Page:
At I CAN Network, we believe in the power of storytelling. Since 2016, we have been running an annual campaign called Humans on the Autism Spectrum, through which we celebrate the personal stories and insights of Autistics in our network. Over the years, we’ve had the privilege of highlighting many Autistic voices, including young people who are new to our I CAN mentoring programs, those who have been with us for years, mentors, teachers and advocates.

In 2020, we are especially proud to be partnering with the NDIA to deliver Humans on the Autism Spectrum: School Leavers.

From early April to mid-June, we will be showcasing experiences, insights and advice from ten Autistic members of our team who are navigating post-school life, including TAFE, university, the workplace and community. Their stories contain messages that are relevant not only for younger Autistic peers but for anyone wanting to understand Autistic lived experience.

About I CAN Network

We are a proudly Autistic-led and predominantly Autistic-staffed organisation – the largest of our kind in Australia. We deliver group mentoring to thousands of Autistic young people ages 9-20 across the country via school programs, online group mentoring and community events.  We share our Autistic insights through personal stories, professional development and consultancy work and offer free webinars worldwide. And we provide paid employment opportunities to dozens of Autistics who help design and deliver our game-changing programs.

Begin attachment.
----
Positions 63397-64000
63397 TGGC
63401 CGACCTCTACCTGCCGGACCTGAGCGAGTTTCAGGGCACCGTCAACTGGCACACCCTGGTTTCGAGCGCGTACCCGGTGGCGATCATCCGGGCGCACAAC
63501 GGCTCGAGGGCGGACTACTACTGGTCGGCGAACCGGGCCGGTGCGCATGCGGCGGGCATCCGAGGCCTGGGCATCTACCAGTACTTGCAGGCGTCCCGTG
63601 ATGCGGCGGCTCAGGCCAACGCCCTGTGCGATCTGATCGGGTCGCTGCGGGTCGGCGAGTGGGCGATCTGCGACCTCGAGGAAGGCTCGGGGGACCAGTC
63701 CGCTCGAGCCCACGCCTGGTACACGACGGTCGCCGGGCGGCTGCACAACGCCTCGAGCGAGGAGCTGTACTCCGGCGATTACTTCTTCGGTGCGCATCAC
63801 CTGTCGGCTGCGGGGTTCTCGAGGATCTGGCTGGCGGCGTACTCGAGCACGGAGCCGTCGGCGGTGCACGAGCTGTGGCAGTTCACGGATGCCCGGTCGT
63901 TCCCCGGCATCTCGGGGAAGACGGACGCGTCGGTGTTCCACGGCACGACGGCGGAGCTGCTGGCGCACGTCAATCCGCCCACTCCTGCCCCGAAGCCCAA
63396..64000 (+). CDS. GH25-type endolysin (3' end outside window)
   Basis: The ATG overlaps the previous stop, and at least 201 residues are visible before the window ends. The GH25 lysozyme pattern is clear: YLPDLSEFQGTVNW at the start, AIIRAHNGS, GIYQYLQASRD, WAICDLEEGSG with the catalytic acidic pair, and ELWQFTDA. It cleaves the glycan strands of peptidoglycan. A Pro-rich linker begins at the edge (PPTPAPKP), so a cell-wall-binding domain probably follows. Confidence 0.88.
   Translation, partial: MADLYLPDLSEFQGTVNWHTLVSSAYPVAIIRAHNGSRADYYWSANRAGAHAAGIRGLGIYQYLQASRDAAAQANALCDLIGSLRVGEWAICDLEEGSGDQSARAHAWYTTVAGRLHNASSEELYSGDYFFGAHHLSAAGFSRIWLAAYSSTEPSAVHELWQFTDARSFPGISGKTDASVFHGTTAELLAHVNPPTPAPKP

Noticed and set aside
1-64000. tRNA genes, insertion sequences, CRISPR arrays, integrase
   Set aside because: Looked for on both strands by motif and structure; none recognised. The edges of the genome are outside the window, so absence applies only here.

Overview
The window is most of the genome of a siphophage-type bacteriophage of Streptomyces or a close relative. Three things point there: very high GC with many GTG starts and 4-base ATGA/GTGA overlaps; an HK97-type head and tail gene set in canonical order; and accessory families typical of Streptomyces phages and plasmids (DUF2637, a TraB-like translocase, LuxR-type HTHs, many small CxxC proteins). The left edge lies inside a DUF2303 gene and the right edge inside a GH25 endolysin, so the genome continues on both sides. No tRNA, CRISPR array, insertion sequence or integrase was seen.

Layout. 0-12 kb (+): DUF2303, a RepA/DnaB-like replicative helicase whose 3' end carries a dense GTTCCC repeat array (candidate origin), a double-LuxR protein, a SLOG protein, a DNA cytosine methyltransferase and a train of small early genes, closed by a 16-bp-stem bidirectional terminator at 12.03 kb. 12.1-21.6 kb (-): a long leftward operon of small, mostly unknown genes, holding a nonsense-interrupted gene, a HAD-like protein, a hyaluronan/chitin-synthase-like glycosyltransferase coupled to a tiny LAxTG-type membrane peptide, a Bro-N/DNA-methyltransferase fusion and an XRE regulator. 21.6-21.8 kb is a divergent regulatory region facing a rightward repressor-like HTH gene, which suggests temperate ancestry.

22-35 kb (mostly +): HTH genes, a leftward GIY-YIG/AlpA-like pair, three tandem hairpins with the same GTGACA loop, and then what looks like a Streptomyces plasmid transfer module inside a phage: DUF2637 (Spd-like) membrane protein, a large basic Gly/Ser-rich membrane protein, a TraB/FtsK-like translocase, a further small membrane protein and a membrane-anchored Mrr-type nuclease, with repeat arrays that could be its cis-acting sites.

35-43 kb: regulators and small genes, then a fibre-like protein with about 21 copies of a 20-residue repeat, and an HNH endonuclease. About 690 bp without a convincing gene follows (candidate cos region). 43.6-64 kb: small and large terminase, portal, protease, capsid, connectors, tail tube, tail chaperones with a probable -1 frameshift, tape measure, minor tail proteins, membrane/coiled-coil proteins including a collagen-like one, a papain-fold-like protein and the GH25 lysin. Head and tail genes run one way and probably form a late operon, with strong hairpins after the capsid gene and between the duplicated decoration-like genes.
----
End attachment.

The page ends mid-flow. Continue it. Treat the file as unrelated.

Our I CAN team and supporters are driven by a shared vision of creating a world that embraces Autism.

Our vision needs everyone. We invite you to join us – subscribe to our newsletter.

Grapevine, Humans on the Spectrum 2020

HUMANS ON THE AUTISM SPECTRUM – CAITLIN DOWNIE KEMPSON

“You can actually do the things that you want to do. The only person who limits you is yourself.”

Caitlin was one of our first high school mentees way back in 2014, a time when she didn’t believe in her own capabilities and didn’t have links to Autistic role models and peers. Now as an I CAN Mentor for the past five years she has helped many Autistic young people say “I CAN”.

In this video interview, Caitlin shares her journey from a struggling student in high school to someone who made it to university as a mature age student, shares what inspired her to become a mentor and reveals why she’s so proud to be Autistic. Click on the image below to watch Caitlin’s video. 

More insights from Caitlin: